From bust to must play: Snell is finally living up to expectations
Few players in the NBA struggled more than Tony Snell to begin the season. The Bulls’ 2013 first round draft pick couldn’t even get on the court during the first couple months of the season, averaging just 9.4 minutes per game in November and then dropping to just 5.8 minutes per game in December. During that December to forget, Snell scored nine points in 69 minutes over a 12-game span. He shot a pitiful 3-of-14 during that stretch, making Bulls fans wonder if the sophomore swingman would ever live up to his first-round billing. Snell’s last four games have put that thinking to rest.
“Snelly Cat”, as Joakim Noah says, is on fire. Snell is averaging 18.3 points per game over his past four contests, shooting an outrageous 68.3 percent from the field and 60 percent from behind the arc. Snellsanity is upon us.
Snell became the first Bull since Horace Grant in 1991 to score 20 points in back-to-back games while shooting 80 percent or better from the field. But Grant didn’t make eight 3-pointers in those two games. No, Snell isn’t going to keep up this ridiculous pace, but can the once coveted 20th selection in the draft live up to his initial expectations?
Tony Snell 2014-15 Shot Chart
Snell has an impressive shot chart despite his inability to throw a ball in Lake Michigan to begin the season. Snell’s offensive approach is perfect for a role player. He knows his limitations offensively and plays to his strengths. A whopping 86.7 percent of Snell’s shots come inside the paint or behind the arc, making him an advanced stats darling. This shot distribution plays in Snell’s favor as he’s finishing a sky-high 63.6 percent of his shots at the rim and converting on 38.5 percent of his 3-pointers.
Snell has a deadly jumper with his feet set. He has a beautiful, high-arcing release that splashes through the basket when his shot is on. Snell has a lot of work to do off the dribble, but his solid stroke has created driving lanes as of late. Snell attacks closeouts well and uses his almost 7-foot wingspan and 36.5 inch vertical to finish in the paint with authority. He’s also a nifty player around the basket, regularly utilizing runners and flip shots which are uncommon for a player with his size. Snell’s inability to draw contact and create his own shot will likely keep him from becoming a central offensive player, but he already has the physical tools to continue being an impact off-ball.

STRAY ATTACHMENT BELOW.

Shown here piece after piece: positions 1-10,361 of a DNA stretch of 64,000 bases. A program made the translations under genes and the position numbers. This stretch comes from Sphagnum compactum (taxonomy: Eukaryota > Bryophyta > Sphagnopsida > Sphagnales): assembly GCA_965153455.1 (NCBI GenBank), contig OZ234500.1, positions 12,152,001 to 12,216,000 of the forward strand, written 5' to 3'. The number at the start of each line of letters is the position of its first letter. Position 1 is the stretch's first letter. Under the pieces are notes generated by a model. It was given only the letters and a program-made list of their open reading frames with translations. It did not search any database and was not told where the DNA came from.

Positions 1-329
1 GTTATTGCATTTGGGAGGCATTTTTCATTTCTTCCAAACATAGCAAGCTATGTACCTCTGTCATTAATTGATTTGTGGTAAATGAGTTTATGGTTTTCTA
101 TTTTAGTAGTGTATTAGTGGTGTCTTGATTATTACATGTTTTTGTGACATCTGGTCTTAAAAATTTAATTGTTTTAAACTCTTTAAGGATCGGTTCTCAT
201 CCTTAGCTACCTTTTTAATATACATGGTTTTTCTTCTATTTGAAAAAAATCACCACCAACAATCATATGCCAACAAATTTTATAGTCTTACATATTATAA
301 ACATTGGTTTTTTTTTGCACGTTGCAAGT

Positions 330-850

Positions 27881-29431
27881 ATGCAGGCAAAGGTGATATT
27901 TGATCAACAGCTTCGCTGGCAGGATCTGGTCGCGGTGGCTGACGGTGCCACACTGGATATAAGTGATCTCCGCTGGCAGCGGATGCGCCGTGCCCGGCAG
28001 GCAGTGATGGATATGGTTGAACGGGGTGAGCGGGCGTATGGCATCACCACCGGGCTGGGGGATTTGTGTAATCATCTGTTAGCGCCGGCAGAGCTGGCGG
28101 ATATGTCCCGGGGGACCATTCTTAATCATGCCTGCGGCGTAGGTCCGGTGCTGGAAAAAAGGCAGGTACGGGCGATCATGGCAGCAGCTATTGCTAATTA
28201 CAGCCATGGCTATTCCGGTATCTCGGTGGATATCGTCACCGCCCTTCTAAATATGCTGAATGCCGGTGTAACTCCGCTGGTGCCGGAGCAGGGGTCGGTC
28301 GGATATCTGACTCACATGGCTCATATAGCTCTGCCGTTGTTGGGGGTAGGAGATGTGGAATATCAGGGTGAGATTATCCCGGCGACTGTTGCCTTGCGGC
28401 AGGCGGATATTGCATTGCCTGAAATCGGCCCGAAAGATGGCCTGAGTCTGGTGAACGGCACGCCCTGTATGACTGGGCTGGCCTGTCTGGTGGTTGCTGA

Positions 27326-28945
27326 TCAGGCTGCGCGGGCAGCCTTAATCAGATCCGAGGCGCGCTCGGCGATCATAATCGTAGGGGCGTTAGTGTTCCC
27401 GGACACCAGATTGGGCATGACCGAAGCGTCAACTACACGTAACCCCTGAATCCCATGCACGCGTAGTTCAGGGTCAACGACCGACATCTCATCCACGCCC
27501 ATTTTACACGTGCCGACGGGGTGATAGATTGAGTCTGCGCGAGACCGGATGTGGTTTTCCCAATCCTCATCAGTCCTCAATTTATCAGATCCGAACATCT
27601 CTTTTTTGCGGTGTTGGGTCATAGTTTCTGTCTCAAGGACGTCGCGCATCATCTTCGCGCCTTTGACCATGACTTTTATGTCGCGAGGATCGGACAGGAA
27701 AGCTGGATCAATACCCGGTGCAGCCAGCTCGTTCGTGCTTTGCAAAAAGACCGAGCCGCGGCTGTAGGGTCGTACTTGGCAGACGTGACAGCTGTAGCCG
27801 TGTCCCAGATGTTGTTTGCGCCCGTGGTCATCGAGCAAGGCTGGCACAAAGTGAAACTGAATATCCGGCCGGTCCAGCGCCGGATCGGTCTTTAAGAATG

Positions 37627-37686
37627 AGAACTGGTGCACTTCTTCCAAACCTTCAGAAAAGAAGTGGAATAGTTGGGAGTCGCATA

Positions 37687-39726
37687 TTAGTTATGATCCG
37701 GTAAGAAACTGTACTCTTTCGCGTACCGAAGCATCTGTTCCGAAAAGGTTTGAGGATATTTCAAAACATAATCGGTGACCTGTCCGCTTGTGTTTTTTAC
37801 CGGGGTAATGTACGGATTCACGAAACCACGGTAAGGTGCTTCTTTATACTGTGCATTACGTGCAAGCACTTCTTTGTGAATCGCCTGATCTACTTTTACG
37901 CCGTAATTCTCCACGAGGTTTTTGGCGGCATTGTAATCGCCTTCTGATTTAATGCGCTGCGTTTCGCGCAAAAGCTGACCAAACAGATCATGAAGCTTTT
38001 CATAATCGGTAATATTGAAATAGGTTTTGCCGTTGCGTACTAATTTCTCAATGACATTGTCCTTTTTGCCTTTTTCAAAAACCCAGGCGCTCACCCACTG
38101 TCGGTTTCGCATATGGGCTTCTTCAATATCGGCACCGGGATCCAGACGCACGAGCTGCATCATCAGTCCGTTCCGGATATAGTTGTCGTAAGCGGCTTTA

Arguably the most intriguing aspect of Snell’s game is on the other side of the court. Snell’s physical profile gives him the chance of becoming a stellar defensive player. According to SportVU, Snell is holding opponents to 44.1 percent shooting from the floor this season and just 33 percent shooting from greater than 15 feet. Snell excels as a perimeter defender with his quick feet and long arms, as displayed by LeBron’s eight turnovers on Thursday. Snell’s length hasn’t led to many steals or blocks yet, but that’s because he rarely gambles.
Snell’s slim build can become a problem down the road if he’s expected to play important minutes for the Bulls this season. Snell has allowed opponent’s to shoot 68.4 percent from less than six feet from the hoop this season. Snell is listed at 200 pounds, but he likely weighs much less than that. Players consistently bully Snell in the post, such as Joe Johnson for a stretch earlier this season. He also struggles to fight through screens and stop players at the rim once they have a full head of steam. Even with his slight frame, Snell is already a solid defender and he’ll only continue to improve with more playing time.
Unfortunately, Snell likely isn’t going to turn into a star. He’s already 23 and hasn’t shown any ability to contribute as a primary offensive player. Even in college at New Mexico, which isn’t exactly stifling competition, Snell was never the go-to guy. Although Jimmy Butler also started his ascension during the second year of his career, Snell isn’t as talented or as versatile as the first time All-Star. Snell may not be a future star, but he could be exactly what the Bulls need right now.
Chicago has needed a swingman who can consistently knock down shots and defend multiple positions. Considering the money the Bulls have already committed to this season, that solution will likely have to come internally. Snell can be that “3 and D” guy for the Bulls as long as he continues to play to his strengths and compete defensively. Snell might struggle with his shot every now and then, but the lengthy swingman will stick in the Bulls’ rotation, even with Mike Dunleavy Jr. back from injury. Let’s hope Kirk Hinrich is the odd man out (probably not, but I can only hope).
Even if Snell is never more than a role player, he has a chance to be a damn good one. A couple weeks ago that wasn’t the case.